Beer money: One state's economy is 6.3% ABV

Bud, Coors and Miller bring huge returns to Missouri, Colorado and Wisconsin, but small brewers also fuel economic growth in some states.

By Jason Notte Apr 9, 2013 7:58AM
Credit: 2011 Staci Kennelly/Flickr/Getty ImagesBeer is a $250 billion industry in the U.S., but in certain states it's a foamy pillar of the economy.


Washington, D.C.-based lobbying group The Beer Institute explained last month that beer pumped $246.6 billion into the U.S. economy last year through 2,800 breweries, 3,700 distributors and 576,000 bars and stores.


That put $49.1 billion in tax dollars into the nation's accounts and gave the U.S. 1.1 million jobs paying out $31.8 billion in wages and benefits each year, though that figure generously lumps in convenience store, restaurant and stadium workers with brewery and distributor employees.


That's what it takes to slake a national thirst for beer that sucked up 6.4 billion gallons of the stuff in 2011 -- about the same amount of milk consumed in the U.S. that year. Seeing that much demand rippling its way through every corner of the country, the folks at 24/7 Wall Street decided to take a look at the state-by-state beer numbers and compare them to state gross domestic product (GDP) figures from the Bureau of Economic Analysis.


Let's just say that if you're living near the U.S. headquarters of Anheuser-Busch InBev (BUD), MolsonCoors (TAP) or SAB Miller, your state is basically one giant beer company town.


Few economies are as soaked in hops, grain, yeast and water as Colorado's. While home to MolsonCoors in Golden, it's also one of the most popular states for small brewers in the country. New Belgium in Fort Collins and Oskar Blues in Lyons are among the dozens of brewers that call Colorado home. But they've expanded their operations so greatly that each has invested in facilities in Asheville, N.C., to increase their presence on the East Coast. All told, beer accounts for nearly $15 billion in economic output, more than 58,000 jobs in the state and about 6.3% of Colorado's GDP.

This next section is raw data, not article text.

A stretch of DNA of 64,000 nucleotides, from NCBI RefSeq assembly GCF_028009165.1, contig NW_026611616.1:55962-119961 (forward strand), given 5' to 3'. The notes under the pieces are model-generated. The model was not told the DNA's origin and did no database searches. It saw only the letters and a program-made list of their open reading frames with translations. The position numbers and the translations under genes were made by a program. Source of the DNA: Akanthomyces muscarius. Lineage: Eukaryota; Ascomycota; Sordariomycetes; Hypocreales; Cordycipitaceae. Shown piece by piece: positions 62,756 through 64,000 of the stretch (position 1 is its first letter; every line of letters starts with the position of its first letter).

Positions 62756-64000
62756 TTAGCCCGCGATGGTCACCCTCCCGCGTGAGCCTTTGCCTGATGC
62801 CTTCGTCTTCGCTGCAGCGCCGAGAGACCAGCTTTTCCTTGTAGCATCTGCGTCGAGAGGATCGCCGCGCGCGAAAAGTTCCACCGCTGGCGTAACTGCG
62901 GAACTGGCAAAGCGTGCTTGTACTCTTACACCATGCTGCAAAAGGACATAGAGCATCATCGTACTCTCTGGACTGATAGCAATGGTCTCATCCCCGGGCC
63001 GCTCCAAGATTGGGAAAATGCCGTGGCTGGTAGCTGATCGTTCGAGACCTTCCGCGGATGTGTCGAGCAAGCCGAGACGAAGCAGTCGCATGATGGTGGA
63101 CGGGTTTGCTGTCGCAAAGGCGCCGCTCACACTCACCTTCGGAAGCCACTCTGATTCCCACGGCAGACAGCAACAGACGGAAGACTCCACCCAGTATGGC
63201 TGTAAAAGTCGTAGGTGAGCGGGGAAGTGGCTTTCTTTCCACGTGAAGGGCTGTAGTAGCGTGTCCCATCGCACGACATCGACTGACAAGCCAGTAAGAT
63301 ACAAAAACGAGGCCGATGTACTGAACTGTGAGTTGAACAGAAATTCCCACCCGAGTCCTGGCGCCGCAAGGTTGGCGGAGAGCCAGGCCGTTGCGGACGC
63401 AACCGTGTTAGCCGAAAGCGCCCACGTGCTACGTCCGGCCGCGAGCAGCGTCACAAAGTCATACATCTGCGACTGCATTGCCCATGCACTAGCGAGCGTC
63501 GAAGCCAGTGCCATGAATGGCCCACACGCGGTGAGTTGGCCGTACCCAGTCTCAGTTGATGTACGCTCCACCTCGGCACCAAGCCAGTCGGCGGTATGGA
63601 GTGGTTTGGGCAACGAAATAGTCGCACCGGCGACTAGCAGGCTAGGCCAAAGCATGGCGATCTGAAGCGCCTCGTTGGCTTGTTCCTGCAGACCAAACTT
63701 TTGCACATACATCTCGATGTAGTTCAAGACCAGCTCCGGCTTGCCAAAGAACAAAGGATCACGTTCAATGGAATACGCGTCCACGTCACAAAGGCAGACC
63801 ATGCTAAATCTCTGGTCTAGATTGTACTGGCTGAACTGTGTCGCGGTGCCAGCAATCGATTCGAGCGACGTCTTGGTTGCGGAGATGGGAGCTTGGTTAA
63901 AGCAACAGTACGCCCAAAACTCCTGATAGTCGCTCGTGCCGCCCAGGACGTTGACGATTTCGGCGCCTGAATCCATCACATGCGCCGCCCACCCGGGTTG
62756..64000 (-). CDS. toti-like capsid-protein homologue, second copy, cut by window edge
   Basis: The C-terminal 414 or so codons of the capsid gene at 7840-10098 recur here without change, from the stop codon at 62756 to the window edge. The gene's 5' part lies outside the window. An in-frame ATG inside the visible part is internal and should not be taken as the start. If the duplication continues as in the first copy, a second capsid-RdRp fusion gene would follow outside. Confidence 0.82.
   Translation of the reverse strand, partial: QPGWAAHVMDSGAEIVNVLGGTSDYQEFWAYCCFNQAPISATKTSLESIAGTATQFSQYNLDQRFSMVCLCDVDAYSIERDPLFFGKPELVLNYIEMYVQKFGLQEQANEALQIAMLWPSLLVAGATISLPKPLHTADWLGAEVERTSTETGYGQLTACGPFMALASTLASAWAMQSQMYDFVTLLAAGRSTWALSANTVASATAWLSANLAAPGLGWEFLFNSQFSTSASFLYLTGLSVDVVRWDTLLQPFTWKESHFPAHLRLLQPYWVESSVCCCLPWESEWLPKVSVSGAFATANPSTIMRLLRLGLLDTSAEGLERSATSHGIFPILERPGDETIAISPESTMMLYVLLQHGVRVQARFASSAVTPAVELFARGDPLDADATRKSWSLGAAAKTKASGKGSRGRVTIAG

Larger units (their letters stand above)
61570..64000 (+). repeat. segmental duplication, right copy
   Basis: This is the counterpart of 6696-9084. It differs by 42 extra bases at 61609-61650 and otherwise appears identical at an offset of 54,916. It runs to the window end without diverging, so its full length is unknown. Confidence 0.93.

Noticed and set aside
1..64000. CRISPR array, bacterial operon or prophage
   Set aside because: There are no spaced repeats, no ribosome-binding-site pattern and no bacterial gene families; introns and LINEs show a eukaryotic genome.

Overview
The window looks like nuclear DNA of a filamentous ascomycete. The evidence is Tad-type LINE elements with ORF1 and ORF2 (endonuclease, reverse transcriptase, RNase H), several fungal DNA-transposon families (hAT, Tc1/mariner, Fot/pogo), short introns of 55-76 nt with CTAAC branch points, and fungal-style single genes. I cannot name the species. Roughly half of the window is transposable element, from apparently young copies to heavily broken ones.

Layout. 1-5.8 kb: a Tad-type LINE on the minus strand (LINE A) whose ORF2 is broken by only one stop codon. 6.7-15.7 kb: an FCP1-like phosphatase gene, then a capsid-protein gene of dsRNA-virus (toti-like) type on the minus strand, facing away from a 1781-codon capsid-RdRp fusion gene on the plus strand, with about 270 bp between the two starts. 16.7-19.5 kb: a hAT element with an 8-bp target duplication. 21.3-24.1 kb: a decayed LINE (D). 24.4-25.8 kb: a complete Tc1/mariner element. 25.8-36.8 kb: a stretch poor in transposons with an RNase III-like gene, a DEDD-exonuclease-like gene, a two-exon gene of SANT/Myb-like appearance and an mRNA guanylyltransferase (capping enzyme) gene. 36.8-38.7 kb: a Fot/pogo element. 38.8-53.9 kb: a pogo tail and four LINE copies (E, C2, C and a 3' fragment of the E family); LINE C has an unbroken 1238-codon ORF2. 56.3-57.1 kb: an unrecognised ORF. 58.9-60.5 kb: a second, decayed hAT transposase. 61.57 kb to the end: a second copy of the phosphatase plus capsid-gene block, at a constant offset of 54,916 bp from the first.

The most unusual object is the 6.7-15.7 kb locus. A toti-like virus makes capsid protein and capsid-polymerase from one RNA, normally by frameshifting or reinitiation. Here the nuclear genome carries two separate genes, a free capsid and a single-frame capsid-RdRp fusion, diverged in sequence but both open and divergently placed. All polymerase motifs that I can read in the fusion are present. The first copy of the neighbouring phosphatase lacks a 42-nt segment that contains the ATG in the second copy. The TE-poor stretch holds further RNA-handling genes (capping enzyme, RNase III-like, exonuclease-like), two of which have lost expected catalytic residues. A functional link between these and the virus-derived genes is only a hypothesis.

Missouri is no slouch, either, having staked its state pride to Anheuser-Busch until a merger with Belgian firm InBev in 2008 made it a multinational. Still, with breweries like Kansas City-based Boulevard and St. Louis' own Schlafly, Urban Chestnut and Six Row all flourishing in A-B's shadow, beer remains a huge part of Missouri's economy at $13 billion overall and 6.1% of GDP. The 64,000 in-state jobs beer provides aren't too shabby either.


That leaves Wisconsin among the remaining beer hubs. It's home to Miller facilities in Milwaukee, MillerCoors-owned Jacob Leinenkugel in Chippewa Falls and flourishing small brewers. Among those are Milwaukee's Lakefront, Middleton's Capital Brewery and New Glarus-based New Glarus -- whose owner Deborah Carey had an audience with President Barack Obama during a small-business meeting at the White House in November.


Clearly, Wisconsin's heritage is as steeped in brewing as its economy. Beer accounts for $8.7 billion in overall business and 3.9% of its GDP, as well as nearly 61,000 jobs throughout the state.


However, you don't need a giant brewer parked within state lines to be a big beer economy. Vermont's biggest brewer is Magic Hat, which is part of the North American Breweries family along with Seattle-based Pyramid and Rochester, N.Y.-based Genessee. However, long-running operations like Long Trail and Harpoon and an innovative and creative group of relative newcomers like Hill Farmstead and Heady Topper IPA brewer The Alchemist help beer make up 2.4% of Vermont's economy.


With a brewery for every 26,000 people in the state, according to The Brewers Association, Vermont has the best ratio of citizens to brewers in the country. That's an independent streak worth raising a glass to.


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1Comment
Apr 9, 2013 4:14PM
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Coors had their beer tested by an independent agency and the result was:

 

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